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Are IT and operational technology (OT) moving closer together?

Few areas of the typical business are unaffected by corporate IT processes in 21st century Britain. Such is the range of tools available to companies through their PCs and internal networks, new roles for IT are being discovered all the time. Information technology is used to boost productivity, drive revenue, reduce costs and support communication across all business arms. It has vast organisational benefits, and can help to streamline and speed-up processes which were traditionally carried out offline. As such, the suggestion that IT and the neighbouring world of operational technology are now converging should come as little surprise.

Independent analyst Gartner makes this claim, expressing the view that the closer alignment of IT and OT has become inevitable. The firm claimed that integration of information processes and physical-equipment-oriented technology leads to enhanced information for better decision making, lower risks, a faster resolution to company projects. Business leaders recognise the benefits, and as such are allowing IT the freedom to breathe and extend beyond its original confines. This is being witnessed across a number of sectors, including healthcare, transportation, defence, energy, aviation, manufacturing, engineering, energy and utilities, the analyst firm noted. "IT leaders who are impacted by the convergence of IT and OT platforms should consider the value and risk of pursuing alignment between IT and OT, as well as the potential to integrate the people, tools and resources used to manage and support both technology areas," it added.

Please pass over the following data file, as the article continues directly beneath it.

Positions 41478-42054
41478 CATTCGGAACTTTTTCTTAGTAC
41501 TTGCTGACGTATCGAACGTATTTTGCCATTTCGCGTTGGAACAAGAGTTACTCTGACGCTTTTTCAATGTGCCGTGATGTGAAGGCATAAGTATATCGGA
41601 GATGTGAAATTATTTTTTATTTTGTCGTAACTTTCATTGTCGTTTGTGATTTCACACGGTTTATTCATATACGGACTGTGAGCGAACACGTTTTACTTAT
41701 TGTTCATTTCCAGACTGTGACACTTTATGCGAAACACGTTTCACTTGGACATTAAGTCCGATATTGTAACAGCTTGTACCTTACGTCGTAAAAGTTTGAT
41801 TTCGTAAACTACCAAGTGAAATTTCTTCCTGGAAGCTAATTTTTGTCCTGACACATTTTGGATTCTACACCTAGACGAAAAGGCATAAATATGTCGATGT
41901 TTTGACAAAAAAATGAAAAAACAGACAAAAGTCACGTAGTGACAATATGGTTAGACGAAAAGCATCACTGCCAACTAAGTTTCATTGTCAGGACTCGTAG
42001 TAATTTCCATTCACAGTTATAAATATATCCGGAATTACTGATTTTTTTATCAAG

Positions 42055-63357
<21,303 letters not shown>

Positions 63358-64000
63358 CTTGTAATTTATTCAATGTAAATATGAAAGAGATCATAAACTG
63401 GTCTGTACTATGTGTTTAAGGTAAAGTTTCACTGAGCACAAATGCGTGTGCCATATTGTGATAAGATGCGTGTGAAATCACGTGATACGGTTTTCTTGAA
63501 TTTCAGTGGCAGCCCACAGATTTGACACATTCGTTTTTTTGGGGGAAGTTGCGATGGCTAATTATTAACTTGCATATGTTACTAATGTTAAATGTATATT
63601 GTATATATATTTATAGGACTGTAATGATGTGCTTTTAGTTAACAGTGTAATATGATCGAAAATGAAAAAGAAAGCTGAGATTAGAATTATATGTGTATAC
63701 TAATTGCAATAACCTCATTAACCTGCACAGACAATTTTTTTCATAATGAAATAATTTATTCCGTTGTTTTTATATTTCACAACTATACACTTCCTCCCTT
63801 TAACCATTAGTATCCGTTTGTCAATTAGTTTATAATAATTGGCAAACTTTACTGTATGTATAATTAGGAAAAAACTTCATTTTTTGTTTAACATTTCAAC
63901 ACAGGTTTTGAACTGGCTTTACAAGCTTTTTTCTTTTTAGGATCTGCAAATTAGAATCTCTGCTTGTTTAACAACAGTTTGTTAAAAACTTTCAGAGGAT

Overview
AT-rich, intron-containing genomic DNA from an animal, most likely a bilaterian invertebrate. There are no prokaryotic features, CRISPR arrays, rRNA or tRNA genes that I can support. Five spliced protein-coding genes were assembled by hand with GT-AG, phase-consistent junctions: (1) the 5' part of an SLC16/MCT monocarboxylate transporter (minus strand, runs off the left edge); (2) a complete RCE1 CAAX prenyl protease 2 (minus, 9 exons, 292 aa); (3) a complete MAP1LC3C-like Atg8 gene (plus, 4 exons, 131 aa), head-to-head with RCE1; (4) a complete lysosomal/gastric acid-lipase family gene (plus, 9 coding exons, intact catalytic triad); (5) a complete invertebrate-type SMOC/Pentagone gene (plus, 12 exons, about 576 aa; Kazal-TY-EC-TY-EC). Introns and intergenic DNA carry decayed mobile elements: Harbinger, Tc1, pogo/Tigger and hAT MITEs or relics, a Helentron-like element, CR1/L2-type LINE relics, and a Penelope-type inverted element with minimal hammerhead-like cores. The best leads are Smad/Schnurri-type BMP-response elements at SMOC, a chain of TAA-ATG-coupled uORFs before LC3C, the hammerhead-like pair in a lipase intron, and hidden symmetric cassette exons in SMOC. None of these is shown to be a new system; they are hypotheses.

Kristian Steenstrup, research vice-president at Gartner, noted that the nature of the OT system is changing, so that the underlying technology - such as platforms, software, security and communications – is taking on more of the characteristics of mainstream IT. He said that this gives a stronger justification for IT groups to contribute to OT software management, creating a new IT/OT alignment. This could be in the form of standards, enterprise architecture, support and security models, software configuration practices, and information and process integration, Mr Steenstrup suggested.

Indeed, a shared set of standards and platforms across IT and OT has the potential to reduce costs in many areas of software management, he argued; in addition, it minimises the risks coming from reducing malware intrusion and internal errors. "Cyber security can be enhanced if IT security teams are shared, seconded or combined with OT staff to plan and implement holistic IT-OT security," the expert noted. He said that while 'security through obscurity' may have been an acceptable policy older-generation OT platforms, due to their proprietary architectures and limited connection to IT, it is no longer possible to rely on this maxim. OT platforms have evolved to use commercial generic infrastructures, meaning security can no longer be treated as a relative afterthought.

For chief information officers (CIOs), the IT/OT integration process may be seen as offering an opportunity for them to extend their influence within the organisation. IT leaders who are able to manage the convergence process effectively may suddenly see the scope of their authority increase. They will be required to cater for the needs of planning and co-ordinating a new generation of operational technologies alongside existing IT systems, ensuring as smooth a transition as possible. "CIOs and other IT leaders need to evaluate and realign their roles and relationships to maximise the value of converging IT and OT," said Mr Steenstrup. "CIOs have a great opportunity to lead their enterprises in exploiting information flows from digital technologies. By playing this role, they can better enable decisions that optimise business processes and performance."

Some companies may attempt to resist this natural evolution within the business, and attempt to maintain IT and OT as distinct, mutually-exclusive entities. However, such an approach looks short-sighted to say the least. If a modern business invests in technology without the involvement of the CIO or IT department, there is a risk of duplication of effort, internal tension between different arms of the business, and ultimately the emergence of technology 'islands'. Whether individuals like it or not, IT now overlaps – or has a significant influence upon - most other business functions, and its voice has to be heard.